Fighting hunger

On behalf of BMZ, GIZ has supported Rwanda in strengthening its agriculture.


Project: Intensifying food production in Rwanda
Commissioned by: German Federal Ministry for economic cooperation and development
Term: 1985 to 1994

THEN: Rwanda – the ‘land of a thousand hills’ – is very densely populated. The country faces food shortages because 90 per cent of farmers have only very small plots of land (less than 1 hectare) and farm on a subsistence basis. They grow mostly potatoes, maize, sweet potatoes, beans and peas, and also earn low ­incomes on tea plantations. The slopes on which their fields are sited are ­actually too steep for agriculture and are damaged by erosion. Soil fertility is declining.
NOW: GIZ developed the concept of ‘self-sustaining agriculture’. Farmers learn how to terrace the slopes to prevent rain washing the soil away. Using hand tools, they level the ground to allow rainwater to penetrate, and plant grasses, bushes and trees grown in nurseries on the embankments. The roots stabilise the terraces, while the plants themselves are used as fodder, fertiliser and construction material. The project oversaw the terracing of a minimum of 200 hectares in each of the then 11 districts in Rwanda – an area equivalent to around 100 football pitches in each district. The Rwandan genocide brought the project to an end in 1994. The then national coordinator had studied for his PhD in Germany and later became Rwanda’s Minister of Agriculture. In this role, he continued ­terracing under a government financing programme. Terrace agriculture is currently feeding several million people.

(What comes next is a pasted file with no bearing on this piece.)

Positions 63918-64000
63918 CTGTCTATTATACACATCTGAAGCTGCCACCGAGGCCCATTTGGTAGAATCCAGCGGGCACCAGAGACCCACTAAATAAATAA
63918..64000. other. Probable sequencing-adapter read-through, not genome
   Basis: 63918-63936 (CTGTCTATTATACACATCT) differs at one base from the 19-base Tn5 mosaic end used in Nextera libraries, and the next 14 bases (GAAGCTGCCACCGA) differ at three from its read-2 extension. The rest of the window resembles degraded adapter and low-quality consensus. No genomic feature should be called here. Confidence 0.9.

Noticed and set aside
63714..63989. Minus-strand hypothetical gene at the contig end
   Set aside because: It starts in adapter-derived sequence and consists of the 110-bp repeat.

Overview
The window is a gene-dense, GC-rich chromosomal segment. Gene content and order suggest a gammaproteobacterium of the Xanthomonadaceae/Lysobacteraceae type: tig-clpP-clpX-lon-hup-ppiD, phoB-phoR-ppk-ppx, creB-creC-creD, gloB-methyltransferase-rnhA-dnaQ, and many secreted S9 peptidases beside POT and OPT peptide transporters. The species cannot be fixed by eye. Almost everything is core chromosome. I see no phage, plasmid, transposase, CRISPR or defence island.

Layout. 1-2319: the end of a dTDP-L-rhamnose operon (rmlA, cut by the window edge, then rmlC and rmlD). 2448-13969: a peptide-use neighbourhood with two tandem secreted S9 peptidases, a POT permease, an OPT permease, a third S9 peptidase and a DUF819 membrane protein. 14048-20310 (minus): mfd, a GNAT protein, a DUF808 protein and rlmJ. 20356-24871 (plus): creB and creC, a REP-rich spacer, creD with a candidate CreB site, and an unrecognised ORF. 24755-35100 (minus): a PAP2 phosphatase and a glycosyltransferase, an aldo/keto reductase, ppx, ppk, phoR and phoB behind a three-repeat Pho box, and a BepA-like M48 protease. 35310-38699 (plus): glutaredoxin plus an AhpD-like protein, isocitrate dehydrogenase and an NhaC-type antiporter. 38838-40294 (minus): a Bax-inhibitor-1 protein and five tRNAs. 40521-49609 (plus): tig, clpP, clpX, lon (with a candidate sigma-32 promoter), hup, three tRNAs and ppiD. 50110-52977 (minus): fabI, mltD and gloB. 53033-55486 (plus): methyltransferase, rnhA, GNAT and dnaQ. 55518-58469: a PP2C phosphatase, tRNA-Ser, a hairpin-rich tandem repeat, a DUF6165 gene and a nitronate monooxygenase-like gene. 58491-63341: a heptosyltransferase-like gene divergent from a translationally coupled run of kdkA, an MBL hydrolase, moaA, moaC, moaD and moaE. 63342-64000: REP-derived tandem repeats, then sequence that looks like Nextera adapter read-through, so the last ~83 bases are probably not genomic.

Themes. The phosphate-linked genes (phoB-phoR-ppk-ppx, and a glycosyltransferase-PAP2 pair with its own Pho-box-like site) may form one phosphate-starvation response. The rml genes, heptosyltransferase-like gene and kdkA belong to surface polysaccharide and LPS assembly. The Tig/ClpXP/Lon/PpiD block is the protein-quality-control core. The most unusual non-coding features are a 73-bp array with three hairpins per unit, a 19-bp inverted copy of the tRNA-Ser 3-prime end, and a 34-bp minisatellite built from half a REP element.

published in akzente 3/17

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